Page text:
More specifically, FIG. 1A shows a resist layer 100 on a substrate, a mask 101 and an electromagnetic radiation source (not illustrated) which produces electromagnetic radiation (e.g., light) 102. In the first exposure step, the radiation 102 passes through the mask 101 and creates exposed areas 103 within the resist 100. The mask 101 is then removed and the resist is subjected a baking process.

The mask 101 may be formed by any conventional technique. The substrate underlying resist layer 100 may be any conventional substrate commonly used in the manufacture of semiconductor devices. Thus, uppermost portion of the substrate may comprise a material such as a semiconductor, metal or dielectric to eventually receive a pattern corresponding in some manner to the pattern of mask 101. In some instances, intermediate coatings such as antireflective coatings may be applied to the substrate prior to application of resist layer 100. Such substrates and intermediate coatings are well known by one ordinarily skilled in the art given this disclosure and a detailed discussion of the same is omitted for the sake of brevity and to make the novel features of the invention more clear.

FIG. 1B illustrates the structure after the baking process. The exposed areas 103 shrink in thickness to form exposed regions 110, as a result of the first exposure and baking processes. The shrinkage of the resist is caused by the escape of volatile components generated by the first exposure and subsequent baking process. The exposed regions 110 have a higher concentration of photosensitive compound as a result of the change in volume.

As illustrated in FIG. 1C, the entire resist is subjected to a second exposure 121, which forms double exposed regions 120. The second exposure preferably has a lower dosage than the first exposure. The resist may also be subjected to an additional baking process after the second exposure to further complete the desired reaction. The desired pattern in the resist layer (corresponding to the latent image) may then be obtained by developing using known techniques appropriate for the selected resist composition. Typically, development of the pattern will involve dissolution of the double-exposed areas of the resist using an aqueous alkaline developer solution.

As is known by those ordinarily skilled in the art, resist materials change chemical composition when they are patternwise exposed to certain radiation which makes portions of a resist layer selectively removable after patternwise exposure of the resist. Depending upon whether a positive or negative resist is utilized, only the exposed portion or unexposed portion of the resist will be removed by a given removal (development) process.

The resist composition preferably undergoes a substantial amount of shrinkage upon radiation exposure and baking. Preferred resist compositions contain a positive tone resist polymer such as phenolic resins (e.g., such as novolak and polyhydroxystyrenes), acrylates, methacrylates and cyclic olefin polymers. The positive tone resist polymers preferably contain acid-labile protecting groups such as tertiary butyl carbonate (t-BOC), alkyl/aryl carboxylic esters, ethers, acetals, and ketals, etc. The acid-labile groups used preferably create reaction products upon acid-catalyzed cleaving which reaction products are driven from the exposed resist during the post-exposure baking step. The resist polymer may contain a combination of two or more different acid-labile groups on the same polymer chain or polymer blends can also be used to achieve better performance using this invention. The amount of acid-labile protecting groups in the resist polymer is preferably selected such that (a) the unexposed resist composition is substantially insoluble in aqueous alkaline solutions (such as are typically used as developer) and (b) the resist composition becomes soluble in aqueous alkaline solutions after exposure to a suitable radiation and post-exposure bake.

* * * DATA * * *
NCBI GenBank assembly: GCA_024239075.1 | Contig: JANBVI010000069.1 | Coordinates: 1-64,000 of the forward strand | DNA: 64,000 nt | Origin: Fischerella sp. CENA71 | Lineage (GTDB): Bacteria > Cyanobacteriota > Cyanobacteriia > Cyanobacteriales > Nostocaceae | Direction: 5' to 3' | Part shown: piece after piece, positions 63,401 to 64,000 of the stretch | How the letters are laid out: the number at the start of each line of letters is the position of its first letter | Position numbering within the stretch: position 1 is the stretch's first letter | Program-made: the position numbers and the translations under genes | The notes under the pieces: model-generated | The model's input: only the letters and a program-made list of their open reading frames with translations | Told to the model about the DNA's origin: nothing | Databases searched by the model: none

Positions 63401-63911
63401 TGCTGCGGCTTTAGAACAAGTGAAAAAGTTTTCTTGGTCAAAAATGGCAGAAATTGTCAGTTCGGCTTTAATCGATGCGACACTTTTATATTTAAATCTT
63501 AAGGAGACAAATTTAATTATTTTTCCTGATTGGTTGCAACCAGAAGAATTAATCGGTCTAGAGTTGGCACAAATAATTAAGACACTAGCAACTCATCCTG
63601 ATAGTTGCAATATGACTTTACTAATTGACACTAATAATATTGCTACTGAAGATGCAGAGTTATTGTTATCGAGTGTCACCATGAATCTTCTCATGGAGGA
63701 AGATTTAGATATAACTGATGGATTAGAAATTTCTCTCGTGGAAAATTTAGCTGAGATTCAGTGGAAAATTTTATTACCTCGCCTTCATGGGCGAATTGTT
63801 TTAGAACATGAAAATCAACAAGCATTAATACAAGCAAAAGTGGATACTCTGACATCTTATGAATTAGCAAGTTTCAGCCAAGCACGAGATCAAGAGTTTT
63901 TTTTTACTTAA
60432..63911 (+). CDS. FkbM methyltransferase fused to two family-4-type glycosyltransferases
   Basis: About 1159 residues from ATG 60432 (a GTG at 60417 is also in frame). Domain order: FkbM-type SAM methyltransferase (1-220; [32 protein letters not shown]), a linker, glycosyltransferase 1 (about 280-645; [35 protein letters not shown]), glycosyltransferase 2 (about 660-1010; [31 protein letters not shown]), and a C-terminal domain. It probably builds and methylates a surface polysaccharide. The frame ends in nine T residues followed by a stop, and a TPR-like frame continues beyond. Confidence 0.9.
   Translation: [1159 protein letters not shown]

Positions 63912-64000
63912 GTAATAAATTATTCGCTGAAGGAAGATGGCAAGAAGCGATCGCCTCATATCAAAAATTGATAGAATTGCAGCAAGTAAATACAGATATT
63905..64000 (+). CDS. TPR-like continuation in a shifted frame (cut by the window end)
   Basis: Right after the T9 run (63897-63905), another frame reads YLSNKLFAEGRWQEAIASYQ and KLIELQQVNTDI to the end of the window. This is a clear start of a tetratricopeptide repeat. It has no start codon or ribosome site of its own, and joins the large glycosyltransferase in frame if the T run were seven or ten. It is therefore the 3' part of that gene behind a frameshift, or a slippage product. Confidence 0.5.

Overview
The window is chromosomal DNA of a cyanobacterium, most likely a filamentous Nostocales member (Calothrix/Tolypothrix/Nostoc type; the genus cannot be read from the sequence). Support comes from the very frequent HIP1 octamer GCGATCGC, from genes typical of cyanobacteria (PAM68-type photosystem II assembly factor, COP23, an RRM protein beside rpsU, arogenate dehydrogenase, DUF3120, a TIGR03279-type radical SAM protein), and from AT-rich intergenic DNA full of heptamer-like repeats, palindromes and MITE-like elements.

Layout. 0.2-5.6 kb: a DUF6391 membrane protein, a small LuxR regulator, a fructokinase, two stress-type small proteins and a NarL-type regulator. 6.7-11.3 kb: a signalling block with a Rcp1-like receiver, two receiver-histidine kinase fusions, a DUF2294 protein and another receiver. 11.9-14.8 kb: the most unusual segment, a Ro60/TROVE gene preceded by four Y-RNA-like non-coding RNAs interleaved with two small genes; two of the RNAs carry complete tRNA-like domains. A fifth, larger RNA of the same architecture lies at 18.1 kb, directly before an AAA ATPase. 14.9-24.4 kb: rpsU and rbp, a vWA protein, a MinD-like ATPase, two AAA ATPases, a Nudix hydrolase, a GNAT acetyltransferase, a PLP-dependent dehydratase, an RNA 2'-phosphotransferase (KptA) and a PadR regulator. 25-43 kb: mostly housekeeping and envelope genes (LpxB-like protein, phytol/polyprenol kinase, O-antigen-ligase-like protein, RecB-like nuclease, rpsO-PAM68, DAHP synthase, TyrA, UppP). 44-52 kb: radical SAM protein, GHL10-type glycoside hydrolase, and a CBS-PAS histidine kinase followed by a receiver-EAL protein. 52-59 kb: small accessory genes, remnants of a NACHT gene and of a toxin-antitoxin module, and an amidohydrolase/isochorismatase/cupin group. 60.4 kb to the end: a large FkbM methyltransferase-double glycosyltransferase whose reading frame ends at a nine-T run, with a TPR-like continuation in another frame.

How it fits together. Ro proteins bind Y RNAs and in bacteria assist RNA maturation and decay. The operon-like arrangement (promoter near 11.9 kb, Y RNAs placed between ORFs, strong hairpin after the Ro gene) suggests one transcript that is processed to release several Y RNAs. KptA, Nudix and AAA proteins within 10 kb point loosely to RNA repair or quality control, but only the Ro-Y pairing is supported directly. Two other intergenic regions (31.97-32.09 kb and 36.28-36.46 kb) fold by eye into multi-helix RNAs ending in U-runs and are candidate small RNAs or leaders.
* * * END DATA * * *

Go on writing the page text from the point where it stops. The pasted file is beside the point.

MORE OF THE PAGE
Preferred positive tone resist polymer contains hydroxystyrene monomer units having acid-labile protecting groups thereon. In addition to such monomers, the preferred resist polymer may contain other monomer units having acid-labile groups (e.g., tertiary butyl acrylate) as well as monomers such as styrene and hydroxystyrene.

In addition to the resist polymer, the resist composition would typically contain one or more photosensitive acid generators. The invention is not limited to any specific choice of photosensitive acid generator.

To further increase the shrinkage response of the resist, additives (e.g., monomers, oligomers) having volatile acid-labile moieties may be utilized to further enhance the shrinkage. Some compounds used as dissolution inhibitors may be used for this purpose.

The resist compositions may further include other known expedients such as acid scavengers, photosensitizers, etc. The shrinkage can also be achieved by attaching some protecting groups to these components.

SECOND EMBODIMENT

A second embodiment of the invention comprises a bleachable resist system. The bleaching process reduces the optical density of the exposed regions (i.e., allows more radiation/light to pass).